Intel (INTC) management, as to be expected, painted an optimistic picture of the future in Wednesday’s investor day. As we discuss below, we consider much of the guidance and targets to be stretch goals.
First some context on Intel’s challenges.
As can be seen in the image below (all images in this article from investor day presentations), Intel’s core market, PCs, has been shrinking for nearly a decade. The new markets that Intel has been targeting during this period, tablets and smartphones, have also stagnated or declining.
However, despite its core markets declining, Intel has done an enviable job of delivering increased revenues and profitability (image below).
Part of the revenue growth is due to acquisitions and new product areas that Intel has entered but most of it is due to ASP increases. After vanquishing Advanced Micro Devices (AMD) around 2006, Intel had no competition in its primary market and kept increasing ASPs. The resulting revenue growth largely fell to the bottom line.
However, with resurgent AMD taking market share every quarter for the last six quarters and starting to put pressure on ASPs, Intel’s fortunes have reversed. The declining primary markets, coupled with competition, do not allow Intel to tell a positive story in its core markets.
Enter TAM expansion.
For several quarters now, Intel has been ramping up talk of TAM expansion. The theory is that the company can grow market share in the larger TAM (image below).
This would be credible if not for the fact that there already are entrenched players in target markets and competing in new spaces would at best lead to revenue growth at low gross margins. It does not help that, traditionally, Intel has failed to make forays into new markets despite massive investments.
This brings us to Intel’s execution in its core business.
Core Business Prospects Do Not Inspire Confidence
One of the biggest challenges for Intel has been its 10nm process which has suffered extensive delays.
Intel laid out an aggressive new plan that ramps 10nm in 2019 but dramatically shrinks the scope of the process and introduces a new 7nm process in 2021. Intel sees its 7nm process as competitive with TSMC (TSM) 5nm process (see images below).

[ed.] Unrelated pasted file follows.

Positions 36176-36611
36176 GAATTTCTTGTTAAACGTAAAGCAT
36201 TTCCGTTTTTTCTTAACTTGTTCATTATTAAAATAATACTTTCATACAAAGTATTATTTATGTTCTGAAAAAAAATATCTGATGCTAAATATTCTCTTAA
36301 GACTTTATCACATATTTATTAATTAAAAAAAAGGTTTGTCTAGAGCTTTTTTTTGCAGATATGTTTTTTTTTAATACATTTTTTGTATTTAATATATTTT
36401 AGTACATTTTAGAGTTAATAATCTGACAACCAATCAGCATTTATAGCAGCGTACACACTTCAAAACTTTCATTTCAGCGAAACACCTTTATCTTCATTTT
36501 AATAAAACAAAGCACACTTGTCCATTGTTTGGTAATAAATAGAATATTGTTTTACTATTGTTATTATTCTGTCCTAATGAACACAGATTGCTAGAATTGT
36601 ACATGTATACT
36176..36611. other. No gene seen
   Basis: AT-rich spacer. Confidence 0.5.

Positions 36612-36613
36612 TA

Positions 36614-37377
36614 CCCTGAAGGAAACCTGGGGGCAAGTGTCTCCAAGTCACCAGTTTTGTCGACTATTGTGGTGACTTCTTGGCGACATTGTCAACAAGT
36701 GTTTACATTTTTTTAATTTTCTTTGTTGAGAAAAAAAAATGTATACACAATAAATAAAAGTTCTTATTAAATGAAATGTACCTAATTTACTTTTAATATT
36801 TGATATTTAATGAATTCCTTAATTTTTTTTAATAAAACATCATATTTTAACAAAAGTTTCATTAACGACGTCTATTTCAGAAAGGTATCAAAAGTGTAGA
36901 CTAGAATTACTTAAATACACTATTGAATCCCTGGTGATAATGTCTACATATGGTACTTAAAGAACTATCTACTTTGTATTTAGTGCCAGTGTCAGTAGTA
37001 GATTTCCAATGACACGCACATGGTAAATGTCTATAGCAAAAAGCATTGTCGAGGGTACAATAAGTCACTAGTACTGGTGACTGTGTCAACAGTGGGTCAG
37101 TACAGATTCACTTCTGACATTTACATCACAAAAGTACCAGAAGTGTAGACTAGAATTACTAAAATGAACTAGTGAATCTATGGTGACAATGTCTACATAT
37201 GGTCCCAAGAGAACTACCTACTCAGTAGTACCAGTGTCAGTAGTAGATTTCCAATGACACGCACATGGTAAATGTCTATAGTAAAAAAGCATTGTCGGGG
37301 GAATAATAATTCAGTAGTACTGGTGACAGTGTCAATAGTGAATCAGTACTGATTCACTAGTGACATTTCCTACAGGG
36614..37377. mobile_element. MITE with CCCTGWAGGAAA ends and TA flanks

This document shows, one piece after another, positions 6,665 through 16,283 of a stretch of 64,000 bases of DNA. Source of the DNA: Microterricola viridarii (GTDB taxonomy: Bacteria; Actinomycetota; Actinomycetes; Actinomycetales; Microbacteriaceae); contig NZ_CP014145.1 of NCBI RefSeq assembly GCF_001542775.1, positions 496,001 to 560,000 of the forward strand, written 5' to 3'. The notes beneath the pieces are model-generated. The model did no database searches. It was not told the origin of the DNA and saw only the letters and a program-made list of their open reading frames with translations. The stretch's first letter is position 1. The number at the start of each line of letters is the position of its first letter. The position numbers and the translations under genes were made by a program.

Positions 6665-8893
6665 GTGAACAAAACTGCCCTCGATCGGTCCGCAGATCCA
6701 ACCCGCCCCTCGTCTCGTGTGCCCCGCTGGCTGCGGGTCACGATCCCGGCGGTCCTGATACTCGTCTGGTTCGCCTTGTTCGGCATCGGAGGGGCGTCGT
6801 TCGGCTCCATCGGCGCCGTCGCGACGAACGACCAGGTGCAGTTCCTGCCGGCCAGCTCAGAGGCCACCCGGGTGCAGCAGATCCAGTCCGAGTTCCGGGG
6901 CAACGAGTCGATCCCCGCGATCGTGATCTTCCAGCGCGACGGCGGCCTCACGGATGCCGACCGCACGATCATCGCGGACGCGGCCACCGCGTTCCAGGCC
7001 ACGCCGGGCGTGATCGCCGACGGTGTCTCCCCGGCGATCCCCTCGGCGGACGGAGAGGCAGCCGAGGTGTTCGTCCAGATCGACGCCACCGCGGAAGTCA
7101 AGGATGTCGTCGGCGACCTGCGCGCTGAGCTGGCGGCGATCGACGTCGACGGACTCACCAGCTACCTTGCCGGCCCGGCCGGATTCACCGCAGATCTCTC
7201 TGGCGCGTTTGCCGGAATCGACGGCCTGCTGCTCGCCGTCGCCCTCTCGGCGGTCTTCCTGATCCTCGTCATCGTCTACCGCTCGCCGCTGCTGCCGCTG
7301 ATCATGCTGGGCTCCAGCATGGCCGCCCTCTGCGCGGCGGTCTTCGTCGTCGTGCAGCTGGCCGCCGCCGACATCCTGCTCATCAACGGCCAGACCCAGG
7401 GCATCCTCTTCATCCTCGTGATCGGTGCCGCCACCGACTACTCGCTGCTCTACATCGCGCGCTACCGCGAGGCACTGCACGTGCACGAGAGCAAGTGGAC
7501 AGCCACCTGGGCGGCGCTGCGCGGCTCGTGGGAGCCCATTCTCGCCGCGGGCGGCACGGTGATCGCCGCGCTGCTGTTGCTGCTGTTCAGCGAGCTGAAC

The 10nm process is being ramped at very few fabs (only one confirmed so far to our knowledge) and based on leaked Dell road maps we know that only limited production is being promised to customers at 10nm. In effect, Intel is effectively not investing in and marginalizing its 10nm process.
As far as its 7nm process goes, even assuming Intel can hit the stated timelines and performance targets, this process would be at least a year behind TSMC 5nm process. In other words, Intel is NOT getting its process advantage back during the 7nm generation (estimated to last at least 2021 and 2022).
AMD, using TSMC process, is likely to be on par with or ahead of Intel until 2022 or later.
With, at best, process parity, Intel would need to beat AMD products at architecture and core count level and that was essentially all but ruled out at the analyst day. While we already knew from Dell leaked roadmaps that Intel was limiting 10nm clients to 4-core solutions, there was some hope that Intel would announce an 8-core chip. No such luck.
Intel unveiled its 10nm Ice Lake chip and it's only a 4-core solution (image below). While we expect this to be a competitive product with AMD’s laptop products in the short term for several market segments, we expect AMD to offer substantially superior laptop solution in about two quarters.